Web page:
But there are other ways of categorising the field that might supplement Northcott's suggestion. One categorisation I've also found helpful is to consider the different kinds of responses that are commonly seen. Following a taxonomy coined by Alex Steffen, let us call them light green, bright green and deep green. As with the previous categories, these are tendencies rather than mutually exclusive options. And as with the three approaches mentioned previously, I believe we require elements of all three in a healthy response, since each on its own is insufficient.
Light green ecological activism assumes that the most effective response begins by winning hearts and minds. Given sufficient information and perhaps some persuasion and attractive exemplars, individuals will understand the necessity and/or benefits of making lifestyle, behavioural and consumer changes. No large political change is required, simply a gradual raising of awareness. Where the people lead, the politicians will follow.
At its best, light green responses place an emphasis on personal responsibility and the necessity of a change of heart to sustain any change of life. The light shade of this green could be read as a reference to an optimism about the human capacity for change in the light of new knowledge, viz. the freedom to repent, or it might refer to the moral superiority of choosing light over darkness.
But the lightness of this shade could also be read as lightweight, lacking in seriousness. At its more fatuous end, consumer choice is the name of the game. If it has "eco" in the label, then buying it will help the planet (ignoring the fact that it might help things more if I were not to buy anything most of the time). As long as the consumers have good information about their personal ecological footprint and products are clearly labelled, then we can rely on the sensible lifestyle choices of individuals to transform the landscape. Light green actions may be susceptible to manipulation through corporate greenwash.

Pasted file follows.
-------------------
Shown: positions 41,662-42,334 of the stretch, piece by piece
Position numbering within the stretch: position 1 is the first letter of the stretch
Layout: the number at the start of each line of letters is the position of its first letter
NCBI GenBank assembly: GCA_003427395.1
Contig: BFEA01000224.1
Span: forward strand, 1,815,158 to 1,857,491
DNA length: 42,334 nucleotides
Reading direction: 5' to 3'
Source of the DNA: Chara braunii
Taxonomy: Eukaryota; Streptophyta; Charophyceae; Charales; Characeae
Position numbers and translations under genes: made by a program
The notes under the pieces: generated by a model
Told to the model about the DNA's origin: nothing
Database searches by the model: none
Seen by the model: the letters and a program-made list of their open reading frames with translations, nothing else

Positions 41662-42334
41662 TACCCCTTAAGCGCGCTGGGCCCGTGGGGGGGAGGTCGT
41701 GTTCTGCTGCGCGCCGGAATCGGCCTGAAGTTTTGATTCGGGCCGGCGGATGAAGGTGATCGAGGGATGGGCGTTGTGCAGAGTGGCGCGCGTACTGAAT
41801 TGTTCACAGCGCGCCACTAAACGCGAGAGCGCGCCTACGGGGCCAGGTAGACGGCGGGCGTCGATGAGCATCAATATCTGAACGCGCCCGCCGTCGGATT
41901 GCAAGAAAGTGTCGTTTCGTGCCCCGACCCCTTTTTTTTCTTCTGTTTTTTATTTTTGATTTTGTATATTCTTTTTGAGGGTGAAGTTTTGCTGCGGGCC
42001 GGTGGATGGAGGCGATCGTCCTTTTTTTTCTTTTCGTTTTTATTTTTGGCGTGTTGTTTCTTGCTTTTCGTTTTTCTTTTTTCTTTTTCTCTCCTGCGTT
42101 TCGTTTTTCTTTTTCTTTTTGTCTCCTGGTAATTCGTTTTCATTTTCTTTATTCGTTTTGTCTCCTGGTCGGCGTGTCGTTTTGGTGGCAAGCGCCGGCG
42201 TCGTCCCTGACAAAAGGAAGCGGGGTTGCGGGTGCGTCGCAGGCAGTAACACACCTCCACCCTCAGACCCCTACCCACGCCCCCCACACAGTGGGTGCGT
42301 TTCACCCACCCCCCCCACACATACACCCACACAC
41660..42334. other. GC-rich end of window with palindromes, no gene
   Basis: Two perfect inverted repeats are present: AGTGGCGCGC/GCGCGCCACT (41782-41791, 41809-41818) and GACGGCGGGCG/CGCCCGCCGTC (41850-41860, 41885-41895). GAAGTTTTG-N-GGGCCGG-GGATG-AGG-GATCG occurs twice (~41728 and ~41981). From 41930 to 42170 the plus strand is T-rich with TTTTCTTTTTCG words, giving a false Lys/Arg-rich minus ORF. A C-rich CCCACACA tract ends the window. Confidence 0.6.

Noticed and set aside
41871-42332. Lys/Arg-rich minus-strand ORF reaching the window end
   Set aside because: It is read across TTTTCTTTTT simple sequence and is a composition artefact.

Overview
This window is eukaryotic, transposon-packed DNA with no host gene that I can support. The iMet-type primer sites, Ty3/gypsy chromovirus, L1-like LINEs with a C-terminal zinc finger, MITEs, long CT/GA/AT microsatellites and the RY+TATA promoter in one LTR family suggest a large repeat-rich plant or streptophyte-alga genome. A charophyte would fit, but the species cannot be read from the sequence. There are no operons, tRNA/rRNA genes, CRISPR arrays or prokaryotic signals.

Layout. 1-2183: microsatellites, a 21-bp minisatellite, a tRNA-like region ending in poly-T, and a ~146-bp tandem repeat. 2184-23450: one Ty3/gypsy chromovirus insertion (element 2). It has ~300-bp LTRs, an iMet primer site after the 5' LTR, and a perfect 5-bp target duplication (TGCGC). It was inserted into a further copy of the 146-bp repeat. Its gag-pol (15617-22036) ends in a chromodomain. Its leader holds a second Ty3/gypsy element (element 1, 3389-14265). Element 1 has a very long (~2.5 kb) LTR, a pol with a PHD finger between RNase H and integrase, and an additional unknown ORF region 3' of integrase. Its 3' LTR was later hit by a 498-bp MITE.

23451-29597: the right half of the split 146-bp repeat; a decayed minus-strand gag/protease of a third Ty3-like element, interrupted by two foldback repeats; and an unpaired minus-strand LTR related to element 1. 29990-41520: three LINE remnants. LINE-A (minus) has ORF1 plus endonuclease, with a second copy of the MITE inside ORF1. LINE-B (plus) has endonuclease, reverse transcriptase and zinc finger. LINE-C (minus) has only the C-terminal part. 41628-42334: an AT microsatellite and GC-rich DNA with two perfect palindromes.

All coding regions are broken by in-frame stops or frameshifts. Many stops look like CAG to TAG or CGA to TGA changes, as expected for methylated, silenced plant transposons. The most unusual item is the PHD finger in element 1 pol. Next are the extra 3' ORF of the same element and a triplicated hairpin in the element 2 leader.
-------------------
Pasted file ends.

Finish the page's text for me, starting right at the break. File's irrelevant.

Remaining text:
And so even earnest and well-intentioned light green activism may obscure the structural reasons why society develops the way it has, the deep and powerful economic and ideological vested interests in the status quo. It generally fails to question consumerism, merely replacing one kind of consumption for another, albeit one with a lighter footprint.
Bright green was Alex Steffen's preferred mode. The focus here is on intelligent transformation of society through better design, technological development and more widely distributed social innovations. This approach assumes that it is possible to have your cake and eat it, that increasing human prosperity is highly compatible with ecological responsibility, that going green is not merely the lesser of two evils, but a chance to embrace a better life for all. The brightness of this green is intended to refer both to the focus on intelligent response and to the optimism concerning human ingenuity and flexibility espoused by many in this camp.
Much of the talk of "green jobs", "low-carbon economy" or "sustainable development" goes here, though these terms can and are, of course, used in government and corporate greenwash for policies pursued for other reasons. Politically, bright green activism advocates radical social and economic change. Bright greens are frequently passionate about redesigning cities (often with reference to new urbanism), transforming the economy to renewables and/or nuclear power, smart grids, electric cars (with vehicle-to-grid capabilities), techno-progressivism, closed loop materials cycles, bio and/or geo-engineering and, in general, the capacity of co-ordinated thoughtful human action to improve a situation.